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Dr. Norm Matloff: Joyce Plotkin On Kennedy`s Support For The American Tech Community
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September 01, 2009, 03:15 AM
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Dr. Norm Matloff writes:
Let me first make my usual disclaimer that I am a lifelong Democrat. I`ll add that whatever errors Ted Kennedy may have committed in his earlier life, he did evolve into someone who had a deep, genuine desire for social justice.

Having said that, the op-ed linked below confirms my longheld suspicions that even Kennedy felt that the "greater good" demanded that he cave in to the moneyed, powerful special interests on the H-1B work visa—the tech industry lobbyists, the American Immigration Lawyers Association, the universities and so on.

To many of us, H-1B serves as an exemplar of the loss of our democracy. I`ve mentioned before, for instance, public statements by Sen. Bob Bennett and Rep. Tom Davis explicitly stating that Congress enacted expansions to the H-1B program because of industry campaign money.

Joyce Plotkin, the author of the linked opinion piece,[Plotkin: Kennedy championed the tech community, Mass High Tech, August 31, 2009] is certainly in a position to know about the politics of H-1B. She served with a Massachusetts tech industry trade group for 22 years, according to one article I read, before she retired this year. I recall being on a panel with her in 1995.

Ms. Plotkin portrays the situation as one in which Sen. Kennedy formulated fair comprises between industry and labor on the H-1B issue. Nothing could be further from the truth. On the contrary, one AFL-CIO official told me in 2004 that Kennedy`s aides literally laughed in her face, saying (I`m paraphrasing), "You [unions] don`t count." Soon afterward, this labor official was so discouraged that she decided to seek another job.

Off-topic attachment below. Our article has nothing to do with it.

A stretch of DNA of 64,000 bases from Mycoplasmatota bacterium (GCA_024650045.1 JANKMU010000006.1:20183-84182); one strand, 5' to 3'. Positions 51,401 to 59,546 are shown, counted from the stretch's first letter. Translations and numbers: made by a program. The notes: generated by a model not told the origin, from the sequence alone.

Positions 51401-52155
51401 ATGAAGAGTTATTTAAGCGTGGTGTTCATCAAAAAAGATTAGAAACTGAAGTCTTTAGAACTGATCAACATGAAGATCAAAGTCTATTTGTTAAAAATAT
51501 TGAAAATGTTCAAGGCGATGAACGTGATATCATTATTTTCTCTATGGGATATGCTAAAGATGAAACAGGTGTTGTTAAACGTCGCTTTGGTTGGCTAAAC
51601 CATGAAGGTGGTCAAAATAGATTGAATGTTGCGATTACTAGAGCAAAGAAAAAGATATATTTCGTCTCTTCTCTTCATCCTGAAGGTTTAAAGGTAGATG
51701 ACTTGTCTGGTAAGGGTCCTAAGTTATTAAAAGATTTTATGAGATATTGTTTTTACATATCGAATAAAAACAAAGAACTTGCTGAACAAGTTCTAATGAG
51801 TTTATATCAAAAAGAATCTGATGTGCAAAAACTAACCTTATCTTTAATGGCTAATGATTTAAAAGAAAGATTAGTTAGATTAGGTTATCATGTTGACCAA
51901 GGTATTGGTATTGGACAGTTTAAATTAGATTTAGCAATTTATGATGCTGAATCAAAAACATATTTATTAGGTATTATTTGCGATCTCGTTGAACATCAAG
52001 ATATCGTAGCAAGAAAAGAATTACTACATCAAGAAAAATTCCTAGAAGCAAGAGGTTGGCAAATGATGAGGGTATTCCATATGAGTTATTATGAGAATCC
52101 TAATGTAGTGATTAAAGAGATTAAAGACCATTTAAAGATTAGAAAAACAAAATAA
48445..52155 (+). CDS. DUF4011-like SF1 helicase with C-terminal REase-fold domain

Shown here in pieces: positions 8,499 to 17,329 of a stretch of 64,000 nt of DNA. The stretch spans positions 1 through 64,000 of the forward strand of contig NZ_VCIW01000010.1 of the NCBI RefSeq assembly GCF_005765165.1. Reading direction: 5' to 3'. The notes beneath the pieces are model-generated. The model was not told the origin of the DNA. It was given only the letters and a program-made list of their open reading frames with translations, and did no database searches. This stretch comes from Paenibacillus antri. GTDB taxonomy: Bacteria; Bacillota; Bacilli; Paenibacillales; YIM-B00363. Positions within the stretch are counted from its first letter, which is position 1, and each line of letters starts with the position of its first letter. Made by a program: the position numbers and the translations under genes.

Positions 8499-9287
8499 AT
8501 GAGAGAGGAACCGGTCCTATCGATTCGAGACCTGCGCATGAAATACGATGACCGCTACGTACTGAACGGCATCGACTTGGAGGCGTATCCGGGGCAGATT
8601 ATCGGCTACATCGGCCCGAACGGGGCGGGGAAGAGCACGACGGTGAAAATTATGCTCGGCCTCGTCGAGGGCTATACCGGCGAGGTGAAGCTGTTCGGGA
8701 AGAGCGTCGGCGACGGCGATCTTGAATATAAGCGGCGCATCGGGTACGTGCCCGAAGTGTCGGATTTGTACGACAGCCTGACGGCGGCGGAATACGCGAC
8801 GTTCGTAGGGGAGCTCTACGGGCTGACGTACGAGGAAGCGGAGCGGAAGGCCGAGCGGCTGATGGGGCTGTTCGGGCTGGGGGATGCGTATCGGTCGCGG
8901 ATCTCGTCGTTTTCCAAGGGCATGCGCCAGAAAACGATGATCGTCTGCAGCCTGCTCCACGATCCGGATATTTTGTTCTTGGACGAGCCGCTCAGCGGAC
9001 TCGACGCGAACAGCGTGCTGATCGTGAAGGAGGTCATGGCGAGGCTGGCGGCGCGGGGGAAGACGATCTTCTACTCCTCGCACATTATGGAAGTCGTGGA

And note that this occurred during the dot-com bust, a time when Kennedy should have been even more concerned about the impact of H-1B on U.S. citizens and permanent residents. Instead, Congress enacted a 20,000-visa increase to H-1B, by creating a special new category for foreign students at U.S. universities, and even more significantly, expanded the loopholes which enable employers to legally pay H-1Bs below-market wages.

Over the years, Kennedy would from time to time pay lip service to the fact that H-1B is used by employers as a vehicle for cheap labor, etc. But he always supported H-1B expansion when it came to authoring and voting for legislation. He played a key role in the bill expanding H-1B in 2000, in spite of the release of a GAO report that was highly critical of the visa, a month before the legislation was passed. And of course he co-authored the Comprehensive Immigration Reform bill in 2007 that would have been devastating to U.S. citizen and permanent resident programmers and engineers.

Plotkin makes a big point of the retraining funds in the 1998 bill, ostensibly designed to reduce H-1B usage. But as we critics pointed out at the time, this was a purely cosmetic action that would not—and could not—impact H-1B usage. This was confirmed by a Department of Commerce report a few years later, and most tellingly, by a public admission by Sun Microsystems that the training funds were never intended to reduce H-1B usage. Sun, of course, had been one of the leading lobbyists pushing that 1998 bill.

Plotkin`s remarks below don`t match the blunt remarks of Bennett and Davis I cited above—Davis said, "This is not a popular bill with the public. It`s popular with the CEOs...This is a very important issue for the high-tech executives who give the money"—but they give us yet another look at the role of money politics in H-1B, very sad.

Norm